This is freely taken from a post written by Harry at Jericho Writers
It’s not genres that matter. It’s readers. You do, I think, need to have a really clear idea of what kind of book yours is.
What’s the heart of its appeal?
What’s that appeal expressed in a sentence?
What kind of cover sings about that appeal?
Where on Amazon will your very best readers most likely gather?
What other authors do those readers love?
These questions matter. Genres don’t.
Agents want to know something about your book before they start to read it, in much the same way as you want to know something about a film on Netflix before you start watching. Is it a thriller? Or a rom-com? You might be happy with either, but you just want to set your expectations before you start.
It’s the same with agents. If you tell them that a book is a thriller, they will read with their thriller head-on. They’ll be thinking, Does this feel like the start of a thriller that publishers could sell successfully to a large audience? If you tell them your book is a rom-com, they’ll think about that market instead.
And if your book has a nice clean genre, then tell them. But most books don’t have those nice clear categories. So just describe the book in a sentence or two, much as you would if you were describing it to any reader.
Same with editors. When they read a manuscript, they’ll be thinking, “How can I package this book to achieve a strong level of sales?” They’ll be thinking about covers and comparable authors and recent hits and possible marketing approaches.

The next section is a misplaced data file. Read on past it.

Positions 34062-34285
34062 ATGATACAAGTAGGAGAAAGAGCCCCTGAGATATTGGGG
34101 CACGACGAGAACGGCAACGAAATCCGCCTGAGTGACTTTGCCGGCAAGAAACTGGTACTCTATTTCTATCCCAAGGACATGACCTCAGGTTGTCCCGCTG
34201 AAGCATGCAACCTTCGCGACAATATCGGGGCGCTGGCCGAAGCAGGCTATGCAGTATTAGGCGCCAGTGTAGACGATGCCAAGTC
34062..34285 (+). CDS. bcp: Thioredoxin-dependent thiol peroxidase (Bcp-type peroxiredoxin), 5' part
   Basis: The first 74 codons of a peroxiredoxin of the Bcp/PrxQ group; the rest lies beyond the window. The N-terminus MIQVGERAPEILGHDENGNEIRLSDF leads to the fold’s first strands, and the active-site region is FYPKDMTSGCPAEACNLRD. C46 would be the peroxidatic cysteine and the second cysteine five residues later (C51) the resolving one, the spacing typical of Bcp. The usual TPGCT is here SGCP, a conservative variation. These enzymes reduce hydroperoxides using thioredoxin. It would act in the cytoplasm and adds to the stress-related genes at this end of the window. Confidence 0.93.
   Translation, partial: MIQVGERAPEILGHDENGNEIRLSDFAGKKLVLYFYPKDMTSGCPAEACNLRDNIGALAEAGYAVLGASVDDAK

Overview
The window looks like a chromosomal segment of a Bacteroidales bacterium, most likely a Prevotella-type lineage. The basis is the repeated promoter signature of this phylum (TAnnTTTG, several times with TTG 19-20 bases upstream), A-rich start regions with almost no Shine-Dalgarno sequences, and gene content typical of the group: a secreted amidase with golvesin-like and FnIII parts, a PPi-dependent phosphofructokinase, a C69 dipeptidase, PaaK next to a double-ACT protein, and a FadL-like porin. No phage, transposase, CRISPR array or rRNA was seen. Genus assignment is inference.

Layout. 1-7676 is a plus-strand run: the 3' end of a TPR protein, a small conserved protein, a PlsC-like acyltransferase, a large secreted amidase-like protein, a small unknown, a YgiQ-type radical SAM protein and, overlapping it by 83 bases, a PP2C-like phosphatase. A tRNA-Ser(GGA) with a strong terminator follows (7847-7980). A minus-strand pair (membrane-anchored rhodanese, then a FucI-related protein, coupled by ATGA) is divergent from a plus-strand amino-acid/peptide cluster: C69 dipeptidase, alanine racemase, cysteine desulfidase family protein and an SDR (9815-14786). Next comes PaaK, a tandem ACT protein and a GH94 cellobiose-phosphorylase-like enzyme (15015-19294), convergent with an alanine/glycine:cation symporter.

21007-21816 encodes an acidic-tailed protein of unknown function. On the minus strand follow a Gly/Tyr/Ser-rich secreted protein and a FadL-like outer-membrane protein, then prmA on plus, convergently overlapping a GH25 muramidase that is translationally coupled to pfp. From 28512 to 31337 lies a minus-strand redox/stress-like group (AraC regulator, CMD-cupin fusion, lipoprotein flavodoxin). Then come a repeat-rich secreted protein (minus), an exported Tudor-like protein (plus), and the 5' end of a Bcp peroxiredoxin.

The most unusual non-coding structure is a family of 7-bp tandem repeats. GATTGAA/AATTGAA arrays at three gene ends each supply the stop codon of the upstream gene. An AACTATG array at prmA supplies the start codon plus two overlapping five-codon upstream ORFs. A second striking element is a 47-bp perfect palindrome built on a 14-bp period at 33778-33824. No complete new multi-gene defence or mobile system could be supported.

In order to get a good set of answers to those questions, editors do need a good two-line summary of the book but they don’t especially need any genre categorization at all. As a matter of fact, I’d go further than that. Genre descriptions can be so restricting that I’d want to throw them off, at least partly.
Harry’s novels are contemporary police procedurals with murder stories at their heart. But they’re also not some of the things you might expect them to be. So although the novels are technically procedural, they show an almost total disregard for actual police procedure. There’s not a lot of shooty-bang-bang stuff. The action is slow, not fast. So if I were writing a query letter – or an Amazon book blurb – I’d want to hint at the ways in which my books run contrary to the genre, not with it.